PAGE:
Monday, January 25, 2016

“The wealth of 62 richest equals that of 3.6 billion poorest” That‘s a deviously false odiously divisive argument.

I come from Venezuela where I have seen a discourse full of hatred, carried out by those who want to profit financially or politically from promoting redistribution, destroy a country. I cannot sit back and see the Venezuelan tragedy reenacted on a global scale.

As always in all useful lies there are traces of truth. Of course the market value of the possessions of the 62 richest, especially after being inflated by means of fiscal deficits bailouts and QEs, could be similar to that of the market value of the possessions of the world’s 3.6 billion poorest. 

But, what does that mean when there is no way to liquidate the possessions of the rich in the market, so as to be able to transfer a similar amount of wealth to the poor. What on earth does a $25 million dollar penthouse in New York, which only some equally wealthy can buy, signify to the poor in terms of access to a better life?

And what's to be gained from the wealthy selling all their Picasso's and the Picasso's losing a lot of value? How do you morph a $200 million Picasso hanging on a wall of a wealthy into real purchasing power for the poor?

So if we are to analyze wealth inequality with intellectual honesty in any concrete applicable way, we should refer exclusively to the inequality that exists in transferable wealth. 

And, besides that, I swear that, in years of life lived, air breathed, water drunk, land trampled, food eaten, laughs and tears shed, those 3.6 billion poor posses at least a billion more times than those 62 most wealthy.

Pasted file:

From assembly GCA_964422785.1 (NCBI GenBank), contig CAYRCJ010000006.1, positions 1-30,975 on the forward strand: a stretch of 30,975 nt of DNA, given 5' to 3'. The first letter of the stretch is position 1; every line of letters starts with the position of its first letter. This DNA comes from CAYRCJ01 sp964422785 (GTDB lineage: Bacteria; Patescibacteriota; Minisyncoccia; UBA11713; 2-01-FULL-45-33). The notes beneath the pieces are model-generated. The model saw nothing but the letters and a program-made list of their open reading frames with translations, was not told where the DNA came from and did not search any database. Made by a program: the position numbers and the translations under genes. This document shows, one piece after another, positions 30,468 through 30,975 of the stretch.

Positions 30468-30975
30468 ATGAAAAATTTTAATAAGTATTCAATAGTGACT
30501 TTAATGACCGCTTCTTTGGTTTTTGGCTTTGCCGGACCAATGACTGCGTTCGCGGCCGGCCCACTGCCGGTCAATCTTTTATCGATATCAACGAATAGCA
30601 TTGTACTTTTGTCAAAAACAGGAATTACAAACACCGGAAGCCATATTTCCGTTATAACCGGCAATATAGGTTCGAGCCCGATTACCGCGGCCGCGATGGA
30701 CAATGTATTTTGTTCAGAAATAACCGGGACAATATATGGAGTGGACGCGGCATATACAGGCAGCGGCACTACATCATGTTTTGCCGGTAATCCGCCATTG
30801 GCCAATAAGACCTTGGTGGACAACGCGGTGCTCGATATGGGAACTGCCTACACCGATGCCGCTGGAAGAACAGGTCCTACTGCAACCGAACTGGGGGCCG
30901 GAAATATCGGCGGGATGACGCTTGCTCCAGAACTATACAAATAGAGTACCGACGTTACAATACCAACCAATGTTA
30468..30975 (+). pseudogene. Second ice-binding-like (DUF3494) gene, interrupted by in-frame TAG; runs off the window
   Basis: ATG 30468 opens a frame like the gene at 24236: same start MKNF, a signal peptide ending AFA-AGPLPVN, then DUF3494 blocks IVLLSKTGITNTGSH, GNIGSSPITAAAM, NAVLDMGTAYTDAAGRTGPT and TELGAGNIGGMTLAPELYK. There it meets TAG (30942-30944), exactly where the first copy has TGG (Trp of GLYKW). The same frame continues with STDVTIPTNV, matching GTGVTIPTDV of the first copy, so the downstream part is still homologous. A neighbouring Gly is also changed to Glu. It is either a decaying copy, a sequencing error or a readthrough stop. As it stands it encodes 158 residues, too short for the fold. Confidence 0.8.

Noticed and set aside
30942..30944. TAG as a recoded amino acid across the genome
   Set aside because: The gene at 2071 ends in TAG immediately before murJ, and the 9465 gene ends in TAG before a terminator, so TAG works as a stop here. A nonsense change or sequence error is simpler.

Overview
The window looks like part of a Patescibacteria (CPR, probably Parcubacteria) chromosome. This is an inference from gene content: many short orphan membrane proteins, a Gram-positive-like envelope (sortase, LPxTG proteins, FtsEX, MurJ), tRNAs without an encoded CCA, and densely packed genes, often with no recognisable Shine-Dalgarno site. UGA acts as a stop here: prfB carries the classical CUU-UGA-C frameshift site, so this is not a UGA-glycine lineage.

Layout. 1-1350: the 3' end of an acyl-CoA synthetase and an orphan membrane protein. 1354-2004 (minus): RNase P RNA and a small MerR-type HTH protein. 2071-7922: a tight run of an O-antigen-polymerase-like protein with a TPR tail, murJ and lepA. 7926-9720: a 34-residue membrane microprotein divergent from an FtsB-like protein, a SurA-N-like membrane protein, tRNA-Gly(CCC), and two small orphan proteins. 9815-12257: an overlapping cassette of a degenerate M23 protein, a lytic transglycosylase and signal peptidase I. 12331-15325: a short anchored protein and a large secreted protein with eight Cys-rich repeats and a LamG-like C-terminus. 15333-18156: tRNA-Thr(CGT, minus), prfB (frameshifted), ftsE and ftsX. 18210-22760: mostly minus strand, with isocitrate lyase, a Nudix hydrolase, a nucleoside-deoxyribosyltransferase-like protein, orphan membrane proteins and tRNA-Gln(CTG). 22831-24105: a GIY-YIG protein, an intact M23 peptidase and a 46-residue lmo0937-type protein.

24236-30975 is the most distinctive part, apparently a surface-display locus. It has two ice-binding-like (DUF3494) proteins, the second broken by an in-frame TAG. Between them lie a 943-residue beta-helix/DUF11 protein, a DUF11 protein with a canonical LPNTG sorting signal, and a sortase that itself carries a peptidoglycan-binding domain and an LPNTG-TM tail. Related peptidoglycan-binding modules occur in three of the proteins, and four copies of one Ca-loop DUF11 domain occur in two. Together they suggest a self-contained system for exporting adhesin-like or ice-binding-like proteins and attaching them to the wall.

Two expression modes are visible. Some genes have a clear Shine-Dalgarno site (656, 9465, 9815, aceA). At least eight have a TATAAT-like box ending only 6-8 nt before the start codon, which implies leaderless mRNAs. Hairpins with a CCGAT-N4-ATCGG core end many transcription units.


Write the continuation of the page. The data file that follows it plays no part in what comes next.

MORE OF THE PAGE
And this does not mean I do not commiserate with the poor of the world, and would not like them to have much more resources available in order to diminish their hardships. I do so very much, and that is precisely why I insist that what we must do, is to analyze what type of interventions help to generate the existing inequalities, and what blocks the opportunities for the poor to reach up. And on that route, one of the most important steps is keeping the redistribution profiteers at distance.

And this does not mean I am against redistribution. In fact before we are able to enable the opportunities that can lead to a sustainable betterment for the poor, I accept the need of redistribution, even if that is clearly less sustainable. But, that redistribution should take place in the most direct and cost effective way among citizens… again with the least interference possible by redistribution profiteers.

In my Venezuela that starts by sharing out its oil revenues directly to the citizens so as to avoid these falling into the hands of redistribution profiteers like Hugo Chávez.

And again, much more important for the poor than having wealth redistributed, is the generation of more wealth for them, which can only happen by enabling their access to opportunities. 

And for the health of our planet's sake...keep all those non-productive climate change profiteers out of the way. As I have often said, if the fight against climate change fall into the hands of something like our bank regulators...we're toast! If we really want to help on all fronts, let the fight against climate change go arm in arm with that of the fight inequality, by using Universal Basic Income.

Did poverty in the world decrease over the last decades because the world redistributed wealth, or embraced the MDGs (Millennium Development Goals), or because many (like China) allowed their citizens more opportunities to generate wealth?

"Panama Papers" Don't let redistribution agitation profiteers raise your expectations.